Lubna and Pebble
Wendy Meddour and Daniel Egnéus
Oxford University Press
Every pebble is different, some are special, others not: the pebble in this beautifully moving story is of the former kind. It’s smooth, shiny, grey and it’s Lubna’s best friend. She discovered it when she and her father arrived one night on the beach before falling fast asleep in her Daddy’s embrace.
These two people have landed in a tented world and with her pebble clutched in one hand and her Daddy’s hand in the other, the little girl feels protected.
In one of the tents she finds a felt-tip pen, which she uses to draw a smiling face on her pebble.
Lubna opens up to Pebble telling her now much loved new pal of the war, her home and her brothers.
Winter comes and with it chill winds that flap the tents. Daddy keeps his daughter warm and together they make a warm bed for Pebble.
Into this chilly camp comes a little boy, silent and afraid. Lubna introduces him to Pebble and the boy introduces himself to Pebble: Amir is his name.
A new friendship develops between Lubna and the newcomer although Pebble remains her best friend.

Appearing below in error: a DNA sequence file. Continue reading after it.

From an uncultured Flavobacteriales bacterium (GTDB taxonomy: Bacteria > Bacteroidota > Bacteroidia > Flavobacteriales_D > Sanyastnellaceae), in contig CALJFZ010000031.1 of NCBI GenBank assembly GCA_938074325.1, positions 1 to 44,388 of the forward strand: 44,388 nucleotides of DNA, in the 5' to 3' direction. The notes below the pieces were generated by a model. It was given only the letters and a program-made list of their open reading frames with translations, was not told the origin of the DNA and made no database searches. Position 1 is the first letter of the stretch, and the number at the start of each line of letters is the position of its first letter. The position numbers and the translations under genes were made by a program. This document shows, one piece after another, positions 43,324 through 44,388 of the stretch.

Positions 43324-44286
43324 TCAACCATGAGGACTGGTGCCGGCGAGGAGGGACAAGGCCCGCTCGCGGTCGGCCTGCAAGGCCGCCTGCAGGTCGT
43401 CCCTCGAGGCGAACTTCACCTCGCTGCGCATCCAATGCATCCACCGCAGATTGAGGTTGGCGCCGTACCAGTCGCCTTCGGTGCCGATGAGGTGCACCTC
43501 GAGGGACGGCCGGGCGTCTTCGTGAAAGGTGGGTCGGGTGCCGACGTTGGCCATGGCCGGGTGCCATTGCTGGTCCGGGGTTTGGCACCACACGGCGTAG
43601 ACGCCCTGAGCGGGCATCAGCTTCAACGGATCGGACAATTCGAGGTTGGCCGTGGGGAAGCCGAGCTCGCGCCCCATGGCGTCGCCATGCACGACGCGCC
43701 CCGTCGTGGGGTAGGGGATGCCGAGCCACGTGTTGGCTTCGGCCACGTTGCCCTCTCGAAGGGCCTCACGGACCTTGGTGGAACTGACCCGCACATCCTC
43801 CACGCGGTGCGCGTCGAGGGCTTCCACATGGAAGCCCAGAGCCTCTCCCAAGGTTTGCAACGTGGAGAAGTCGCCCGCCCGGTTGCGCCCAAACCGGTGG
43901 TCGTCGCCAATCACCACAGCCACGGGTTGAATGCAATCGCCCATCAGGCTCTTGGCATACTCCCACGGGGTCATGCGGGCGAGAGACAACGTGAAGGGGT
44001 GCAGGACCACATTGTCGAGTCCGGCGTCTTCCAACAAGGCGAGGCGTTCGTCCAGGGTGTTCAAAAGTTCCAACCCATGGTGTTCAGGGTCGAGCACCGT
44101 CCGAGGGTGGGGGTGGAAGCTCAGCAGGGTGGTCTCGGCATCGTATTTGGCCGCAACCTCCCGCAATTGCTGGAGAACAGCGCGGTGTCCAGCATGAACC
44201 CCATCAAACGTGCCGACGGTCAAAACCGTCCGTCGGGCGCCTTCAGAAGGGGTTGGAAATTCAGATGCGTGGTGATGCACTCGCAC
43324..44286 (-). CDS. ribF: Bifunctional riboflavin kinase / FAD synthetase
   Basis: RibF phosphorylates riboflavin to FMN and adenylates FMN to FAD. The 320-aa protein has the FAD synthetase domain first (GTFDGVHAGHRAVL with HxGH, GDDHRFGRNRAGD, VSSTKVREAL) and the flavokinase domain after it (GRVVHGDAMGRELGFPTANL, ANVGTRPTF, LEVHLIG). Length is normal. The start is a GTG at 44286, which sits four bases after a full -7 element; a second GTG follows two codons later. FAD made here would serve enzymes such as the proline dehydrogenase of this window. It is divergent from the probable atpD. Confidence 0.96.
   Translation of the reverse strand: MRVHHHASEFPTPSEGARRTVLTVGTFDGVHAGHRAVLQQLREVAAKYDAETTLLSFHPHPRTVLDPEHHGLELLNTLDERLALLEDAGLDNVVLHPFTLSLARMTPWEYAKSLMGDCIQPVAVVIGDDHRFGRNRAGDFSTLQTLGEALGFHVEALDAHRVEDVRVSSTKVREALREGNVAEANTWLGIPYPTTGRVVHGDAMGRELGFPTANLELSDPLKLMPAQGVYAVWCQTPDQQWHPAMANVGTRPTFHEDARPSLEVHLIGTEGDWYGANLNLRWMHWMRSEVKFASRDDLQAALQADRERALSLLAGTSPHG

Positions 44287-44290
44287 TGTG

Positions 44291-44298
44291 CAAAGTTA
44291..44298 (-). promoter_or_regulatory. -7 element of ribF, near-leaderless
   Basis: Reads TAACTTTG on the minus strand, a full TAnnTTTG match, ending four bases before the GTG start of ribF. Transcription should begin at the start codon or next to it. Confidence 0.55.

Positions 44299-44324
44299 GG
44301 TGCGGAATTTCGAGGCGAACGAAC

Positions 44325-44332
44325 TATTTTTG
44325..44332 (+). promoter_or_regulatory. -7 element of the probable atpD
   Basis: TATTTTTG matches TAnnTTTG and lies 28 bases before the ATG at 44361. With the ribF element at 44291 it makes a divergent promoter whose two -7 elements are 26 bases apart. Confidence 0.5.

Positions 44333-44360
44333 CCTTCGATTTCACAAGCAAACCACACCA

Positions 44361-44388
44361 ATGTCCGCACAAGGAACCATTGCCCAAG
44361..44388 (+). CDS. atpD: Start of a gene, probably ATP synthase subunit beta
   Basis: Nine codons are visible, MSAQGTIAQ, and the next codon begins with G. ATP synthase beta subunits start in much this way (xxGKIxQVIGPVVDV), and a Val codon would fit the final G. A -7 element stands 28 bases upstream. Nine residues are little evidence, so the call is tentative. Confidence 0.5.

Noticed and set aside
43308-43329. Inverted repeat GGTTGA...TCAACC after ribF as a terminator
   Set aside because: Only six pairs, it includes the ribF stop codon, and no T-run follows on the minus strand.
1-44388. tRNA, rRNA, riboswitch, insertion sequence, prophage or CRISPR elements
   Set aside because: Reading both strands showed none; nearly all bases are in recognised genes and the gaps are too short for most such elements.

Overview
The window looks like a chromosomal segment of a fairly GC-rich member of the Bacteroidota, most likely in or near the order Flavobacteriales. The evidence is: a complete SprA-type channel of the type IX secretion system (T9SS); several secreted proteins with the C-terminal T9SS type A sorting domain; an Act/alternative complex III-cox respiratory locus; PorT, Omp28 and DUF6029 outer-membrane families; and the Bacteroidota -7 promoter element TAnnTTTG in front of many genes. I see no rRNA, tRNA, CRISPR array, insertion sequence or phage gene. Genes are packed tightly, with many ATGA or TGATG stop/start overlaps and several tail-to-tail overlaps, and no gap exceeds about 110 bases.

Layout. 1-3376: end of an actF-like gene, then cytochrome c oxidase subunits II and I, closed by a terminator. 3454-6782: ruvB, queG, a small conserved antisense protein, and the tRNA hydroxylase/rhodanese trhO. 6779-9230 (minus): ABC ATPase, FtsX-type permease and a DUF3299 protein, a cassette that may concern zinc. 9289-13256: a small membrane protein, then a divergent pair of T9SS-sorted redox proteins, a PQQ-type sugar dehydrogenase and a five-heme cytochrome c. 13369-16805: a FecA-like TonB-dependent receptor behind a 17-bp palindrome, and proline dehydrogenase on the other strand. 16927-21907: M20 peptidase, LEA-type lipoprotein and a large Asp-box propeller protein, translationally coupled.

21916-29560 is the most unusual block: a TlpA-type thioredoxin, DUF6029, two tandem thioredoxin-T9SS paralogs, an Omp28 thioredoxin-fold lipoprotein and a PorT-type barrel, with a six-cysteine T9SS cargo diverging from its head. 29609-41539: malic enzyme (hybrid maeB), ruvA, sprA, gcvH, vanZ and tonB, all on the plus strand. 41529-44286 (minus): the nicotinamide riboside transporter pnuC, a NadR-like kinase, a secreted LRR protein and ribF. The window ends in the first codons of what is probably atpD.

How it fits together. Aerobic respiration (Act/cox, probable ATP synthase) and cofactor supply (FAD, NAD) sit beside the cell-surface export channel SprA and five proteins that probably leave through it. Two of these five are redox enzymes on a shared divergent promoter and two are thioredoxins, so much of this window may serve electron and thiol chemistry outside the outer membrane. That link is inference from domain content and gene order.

One day Daddy receives some wonderful news: he and Lubna are leaving for a new home.
Amir’s reaction means that Lubna now has mixed feelings and that night in bed she lies awake pondering. She consults Pebble but no answer is forthcoming.
By morning though, Lubna knows what she must do when she leaves …
This is a book that really tugs at your heartstrings. Wendy’s tale of love, hope, friendship, sacrifice and transcendence perfectly complemented by Daniel Egnéus’ powerful, sometimes sombre, scenes of the refugee camp dwellers left me with tears in my eyes and a lump in my throat.
Definitely one to add to the growing number of beautiful picture books featuring people displaced from their own home country seeking safe refuge elsewhere.